Independent Student Newspaper for the University of Texas at San Antonio

The Paisano

Independent Student Newspaper for the University of Texas at San Antonio

The Paisano

Independent Student Newspaper for the University of Texas at San Antonio

The Paisano

Lights, camera, action: UTSA professor discusses success outside the classroom

Dr. Douglas Brode believes, as far as modern movies go, “Inception” is the best movie, while “Interstellar” is the worst movie out today.

As the semester comes to a close, Brode looks forward to releasing five, possibly six, new books in 2015 that will begin with an anthology of zombie stories to which he contributed. However, Brode eagerly stated, “I always look forward to teaching the following semester, particularly when I have students that I like and respect as much as my students at UTSA.”

Even at the age of five, Brode was infatuated with films. One film that particularly resonated with Brode was the 1948 Howard Hawks film, “Red River.” Brode described the movie as one of the top five Westerns of all time, but one thing he could never get out of his mind was the scene when Thomas Dunson (John Wayne) shoots Cherry Valance (John Ireland).

As the credits for “Red River” rolled, Brode could not figure out whether Valance was alive or dead. Brode was so intrigued by the scene that he watched the film on television several times but still could not be certain.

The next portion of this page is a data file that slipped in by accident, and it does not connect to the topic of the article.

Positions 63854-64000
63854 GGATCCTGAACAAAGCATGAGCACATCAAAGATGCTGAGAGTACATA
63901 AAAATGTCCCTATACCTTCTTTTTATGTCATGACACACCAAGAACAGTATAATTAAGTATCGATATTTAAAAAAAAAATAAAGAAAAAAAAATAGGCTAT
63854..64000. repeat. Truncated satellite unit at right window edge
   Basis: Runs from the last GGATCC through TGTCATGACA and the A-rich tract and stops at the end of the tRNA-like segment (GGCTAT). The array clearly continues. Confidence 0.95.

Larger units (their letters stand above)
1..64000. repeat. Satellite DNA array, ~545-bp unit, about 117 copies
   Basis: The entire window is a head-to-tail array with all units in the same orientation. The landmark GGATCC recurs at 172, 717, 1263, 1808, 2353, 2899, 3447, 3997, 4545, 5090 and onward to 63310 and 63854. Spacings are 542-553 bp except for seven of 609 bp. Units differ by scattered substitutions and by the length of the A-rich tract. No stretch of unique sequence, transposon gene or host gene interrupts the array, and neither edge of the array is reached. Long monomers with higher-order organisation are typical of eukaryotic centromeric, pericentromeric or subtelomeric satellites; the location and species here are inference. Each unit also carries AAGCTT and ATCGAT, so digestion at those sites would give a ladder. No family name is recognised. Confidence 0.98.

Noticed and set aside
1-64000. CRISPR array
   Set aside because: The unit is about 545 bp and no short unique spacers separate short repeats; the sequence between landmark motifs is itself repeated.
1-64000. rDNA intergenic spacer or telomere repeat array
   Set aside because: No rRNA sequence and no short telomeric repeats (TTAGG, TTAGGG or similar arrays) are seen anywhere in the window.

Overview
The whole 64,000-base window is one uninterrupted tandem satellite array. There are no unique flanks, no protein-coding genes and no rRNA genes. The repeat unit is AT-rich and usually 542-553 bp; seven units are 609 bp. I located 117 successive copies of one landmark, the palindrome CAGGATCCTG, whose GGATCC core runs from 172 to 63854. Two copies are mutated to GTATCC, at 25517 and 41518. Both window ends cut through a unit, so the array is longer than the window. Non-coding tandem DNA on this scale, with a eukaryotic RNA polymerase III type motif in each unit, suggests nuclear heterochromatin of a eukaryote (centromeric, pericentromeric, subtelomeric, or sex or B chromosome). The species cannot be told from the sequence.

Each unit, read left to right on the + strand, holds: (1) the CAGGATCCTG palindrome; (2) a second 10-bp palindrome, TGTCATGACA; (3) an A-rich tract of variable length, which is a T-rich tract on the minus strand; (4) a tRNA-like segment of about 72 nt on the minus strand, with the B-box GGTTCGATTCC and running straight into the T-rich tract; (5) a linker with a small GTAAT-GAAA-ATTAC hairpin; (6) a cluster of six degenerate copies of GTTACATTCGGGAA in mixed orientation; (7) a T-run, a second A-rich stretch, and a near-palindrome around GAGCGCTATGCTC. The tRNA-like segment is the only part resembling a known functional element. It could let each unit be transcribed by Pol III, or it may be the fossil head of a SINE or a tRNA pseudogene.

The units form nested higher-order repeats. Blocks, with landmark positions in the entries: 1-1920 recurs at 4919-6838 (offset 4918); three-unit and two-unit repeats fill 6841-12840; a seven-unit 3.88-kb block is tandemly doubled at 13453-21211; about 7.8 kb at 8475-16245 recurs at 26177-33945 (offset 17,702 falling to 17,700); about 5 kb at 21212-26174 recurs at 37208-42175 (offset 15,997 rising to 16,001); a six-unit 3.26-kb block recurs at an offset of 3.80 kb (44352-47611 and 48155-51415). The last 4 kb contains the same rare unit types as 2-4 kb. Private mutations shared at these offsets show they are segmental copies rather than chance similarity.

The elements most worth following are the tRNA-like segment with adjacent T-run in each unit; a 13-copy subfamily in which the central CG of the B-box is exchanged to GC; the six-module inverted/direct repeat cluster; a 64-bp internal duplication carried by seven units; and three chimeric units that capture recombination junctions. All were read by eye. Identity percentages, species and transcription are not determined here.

Brode attended Syracuse University, where he received his Bachelor of Science, Master of Science and doctorate in Shakespearean studies and creative writing. His mother’s work as a teacher also inspired Brode to attend a teachers’ college.

Five years later, still uncertain of Valance’s fate, Brode went backstage at a performance of “Abraham Lincoln” to ask Ireland himself about Valance’s fate. Ireland’s response was “Kid, they never even told me.”

From his childhood, Brode’s mother instilled in him a love of reading and writing. “I dictated stories to my mother,” he reminisced. “She wrote them down for me. And heaven help her if she got even one word wrong.”

Brode now holds many titles: teacher, film critic, screenwriter, playwright, novelist, graphic novelist, film historian and journalist. He always had a teaching job but found time to write books and review films, which required him to fly to Los Angeles. There, he would also attempt to sell his movie scripts.

“Everything was always interrelated,” Brode explained of his many titles. “I wanted to do many other things: act, direct, write, etc. And I did.”

Brode offered advice for aspiring film critics: “There was only one way to become a film critic: talk some newspaper, radio station or TV channel into hiring you. If you got lucky, one of those three would hire you. I got all three.”

He expounded, “Today, it’s different. While there are fewer newspapers now, meaning even fewer jobs, anyone who wants to can create a blog and set himself or herself up as a film critic.”

Brode has read, watched and critiqued many films, but he highlights Westerns, especially John Ford’s, and Shakespeare as his favorite genres.

Even after running into Ireland in the 1990s, Dr. Brode never learned the truth regarding Cherry Valance’s death.

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